It has now been three years since we had our first classes and our Marriage Group has evolved into a very important part of our lives! It is hard to convey all that the group means to me. We have discussed many topics including communication, anger, money, family rituals, crises, aging, having fun, trust, romance, spirituality, and sex. Our group is so comfortable together now that we can discuss things intimately. This allows us to respectfully learn from and help each other. We also can laugh at ourselves knowing that the laughter comes from love not from any judgment.
I want to emphasize that this is not a therapy group. We donít bring our particular marital problems up each meeting while we are "checking in." It is also not a complaining session. We do not focus on the negative, but always look for the positive. Of course, we share negative events or laments, but with the purpose of relating our experience or finding how another couple has dealt with similar circumstances. For instance, we have had several meetings on communication. The facilitating couple brings the topic with information for understanding our different communication styles as an introvert or extrovert, male or a female. We do not complain, for example, about how a husband doesnít want to talk about his day right when he gets home from work, or how a wife might not want to talk at midnight when he is ready to talk. Rather we might comment that this happens and how it makes us feel, but we mainly try to understand why it happens. In other words, we are trying to understand our spouses, not to change them. Just the awareness of the information helps us to be more accepting of each other.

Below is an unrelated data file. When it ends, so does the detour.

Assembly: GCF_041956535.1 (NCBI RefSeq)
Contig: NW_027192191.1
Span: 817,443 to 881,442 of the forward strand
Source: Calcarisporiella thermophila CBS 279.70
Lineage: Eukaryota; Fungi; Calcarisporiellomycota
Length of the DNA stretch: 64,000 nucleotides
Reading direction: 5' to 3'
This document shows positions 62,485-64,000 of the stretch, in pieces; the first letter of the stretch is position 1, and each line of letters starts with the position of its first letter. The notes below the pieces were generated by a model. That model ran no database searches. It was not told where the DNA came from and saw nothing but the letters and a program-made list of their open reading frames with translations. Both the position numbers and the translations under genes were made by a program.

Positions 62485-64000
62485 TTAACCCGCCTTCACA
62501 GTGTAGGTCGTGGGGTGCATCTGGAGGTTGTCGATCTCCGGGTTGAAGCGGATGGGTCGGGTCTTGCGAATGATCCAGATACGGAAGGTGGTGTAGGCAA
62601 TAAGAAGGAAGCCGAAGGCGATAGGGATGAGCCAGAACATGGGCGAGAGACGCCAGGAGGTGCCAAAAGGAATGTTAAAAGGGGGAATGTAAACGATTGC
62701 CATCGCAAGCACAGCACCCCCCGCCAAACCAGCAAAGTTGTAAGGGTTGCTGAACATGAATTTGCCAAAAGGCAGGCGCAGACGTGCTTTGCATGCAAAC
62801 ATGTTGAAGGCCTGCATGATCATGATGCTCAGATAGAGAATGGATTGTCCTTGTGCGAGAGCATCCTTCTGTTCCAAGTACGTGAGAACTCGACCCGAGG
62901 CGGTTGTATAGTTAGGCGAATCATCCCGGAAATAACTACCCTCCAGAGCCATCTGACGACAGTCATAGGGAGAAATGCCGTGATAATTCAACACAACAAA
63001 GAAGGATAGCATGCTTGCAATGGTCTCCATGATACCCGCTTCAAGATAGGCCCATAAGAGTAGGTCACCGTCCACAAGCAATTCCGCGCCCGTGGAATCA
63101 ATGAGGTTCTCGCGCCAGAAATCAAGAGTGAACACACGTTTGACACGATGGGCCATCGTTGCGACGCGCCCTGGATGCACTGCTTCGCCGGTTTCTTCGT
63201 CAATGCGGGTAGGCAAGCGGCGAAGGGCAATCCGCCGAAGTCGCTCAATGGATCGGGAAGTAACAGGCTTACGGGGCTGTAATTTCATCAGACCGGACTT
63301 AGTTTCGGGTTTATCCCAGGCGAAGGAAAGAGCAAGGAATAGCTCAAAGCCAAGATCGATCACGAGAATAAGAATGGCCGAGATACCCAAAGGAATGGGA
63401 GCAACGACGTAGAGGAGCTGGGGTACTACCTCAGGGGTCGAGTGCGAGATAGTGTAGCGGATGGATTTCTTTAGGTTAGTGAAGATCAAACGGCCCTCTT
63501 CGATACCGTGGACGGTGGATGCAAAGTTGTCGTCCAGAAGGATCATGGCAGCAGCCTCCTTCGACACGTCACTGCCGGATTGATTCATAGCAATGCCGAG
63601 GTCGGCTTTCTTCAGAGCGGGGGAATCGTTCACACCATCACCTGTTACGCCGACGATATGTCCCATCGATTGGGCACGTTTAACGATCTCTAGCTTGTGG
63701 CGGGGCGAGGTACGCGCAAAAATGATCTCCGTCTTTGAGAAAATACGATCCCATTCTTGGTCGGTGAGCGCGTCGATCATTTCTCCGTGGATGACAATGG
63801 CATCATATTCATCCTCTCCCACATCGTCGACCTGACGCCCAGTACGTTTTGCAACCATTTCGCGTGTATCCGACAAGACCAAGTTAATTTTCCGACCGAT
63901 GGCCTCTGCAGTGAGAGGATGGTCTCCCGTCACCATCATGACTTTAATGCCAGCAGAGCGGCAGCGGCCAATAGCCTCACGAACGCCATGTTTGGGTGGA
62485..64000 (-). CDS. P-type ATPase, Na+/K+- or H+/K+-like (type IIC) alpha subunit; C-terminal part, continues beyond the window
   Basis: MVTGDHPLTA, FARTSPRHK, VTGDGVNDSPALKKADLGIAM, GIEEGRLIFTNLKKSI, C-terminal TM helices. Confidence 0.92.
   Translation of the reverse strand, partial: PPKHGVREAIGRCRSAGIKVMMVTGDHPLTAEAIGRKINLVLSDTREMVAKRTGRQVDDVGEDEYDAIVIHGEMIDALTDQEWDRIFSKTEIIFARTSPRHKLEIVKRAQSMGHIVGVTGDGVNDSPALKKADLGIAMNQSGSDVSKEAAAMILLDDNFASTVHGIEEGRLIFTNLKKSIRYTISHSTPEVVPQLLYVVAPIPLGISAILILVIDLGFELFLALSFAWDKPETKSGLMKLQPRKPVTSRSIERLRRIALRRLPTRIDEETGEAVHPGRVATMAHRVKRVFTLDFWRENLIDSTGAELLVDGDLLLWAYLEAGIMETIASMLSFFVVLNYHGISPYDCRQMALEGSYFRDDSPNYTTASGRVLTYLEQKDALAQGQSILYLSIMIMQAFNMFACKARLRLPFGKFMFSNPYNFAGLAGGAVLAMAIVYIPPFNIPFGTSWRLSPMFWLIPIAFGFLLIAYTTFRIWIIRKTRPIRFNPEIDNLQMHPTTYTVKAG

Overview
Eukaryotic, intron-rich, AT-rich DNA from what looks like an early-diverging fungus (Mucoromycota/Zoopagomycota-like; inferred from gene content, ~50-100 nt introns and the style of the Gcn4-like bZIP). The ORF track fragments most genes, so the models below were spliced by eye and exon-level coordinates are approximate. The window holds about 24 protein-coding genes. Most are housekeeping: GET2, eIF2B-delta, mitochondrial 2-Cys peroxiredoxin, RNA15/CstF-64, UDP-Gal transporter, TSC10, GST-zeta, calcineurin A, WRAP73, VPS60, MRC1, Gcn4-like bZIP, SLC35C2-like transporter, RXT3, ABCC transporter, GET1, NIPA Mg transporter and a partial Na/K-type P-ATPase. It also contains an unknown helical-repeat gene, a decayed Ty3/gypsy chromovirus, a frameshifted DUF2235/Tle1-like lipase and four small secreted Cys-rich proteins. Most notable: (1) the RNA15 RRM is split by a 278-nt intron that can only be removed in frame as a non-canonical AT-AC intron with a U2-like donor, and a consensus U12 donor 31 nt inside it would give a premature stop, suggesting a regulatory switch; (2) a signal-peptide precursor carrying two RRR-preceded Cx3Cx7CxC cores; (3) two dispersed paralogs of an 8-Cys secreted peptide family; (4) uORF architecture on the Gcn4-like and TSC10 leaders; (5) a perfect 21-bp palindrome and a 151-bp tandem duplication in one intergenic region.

There are several important things that I walk away with every time from our meetings. One is that our struggles are similar to the struggles of other couples. Another, is that marriage is a valuable entity and that there is much work required but that it is worth it. The circle of sharing binds all the couples in its connecting power of love and this power lingers and supports us in our daily lives. The sharing of our problems, joys, goals, and accomplishments shows how alike we are. Personally, I am reminded that couples share similar goals, wives share similar tasks, women share similar issues, and people share similar needs.
At first, my husband did not really see a need to join the marriage class. Men may be more reluctant to set aside time for one. Here is what my husband says about it now, "Participating in the Marriage Group means a lot to me as a husband and as a person. I find it enriching to meet monthly with other married couples to share ideas and experiences together. Originally I thought, ĎWhy join a group? Our marriage is fine.í But now I know how much better it can be when you actually work at renewing your relationship."
There are a few resources out there to get started with. If you live in Southern California, and want to start a group and need help, you can contact my husband and I for further information at firstname.lastname@example.org. We can facilitate a class or two if you like and we know another couple willing to do this also. There are a few websites with interesting articles, one of the best being www.smartmarriages.com. There is a non-denominational national organization you can join that may have a chapter in your area called ACME (Association for Couples in Marriage Enrichment, 800/634-8325; www.bettermarriages.com). There are countless books written on marriage that you can refer to. Our original facilitators even suggested reading a story together from Chicken Soup for the Coupleís Soul and then discussing it.
You donít need a group to do all this with your spouse. You can spend an hour a month with your partner and use the same format, or take only ten minutes out of a busy schedule and do the appreciations together. Just focusing on the two of you in a positive way is what it is all about.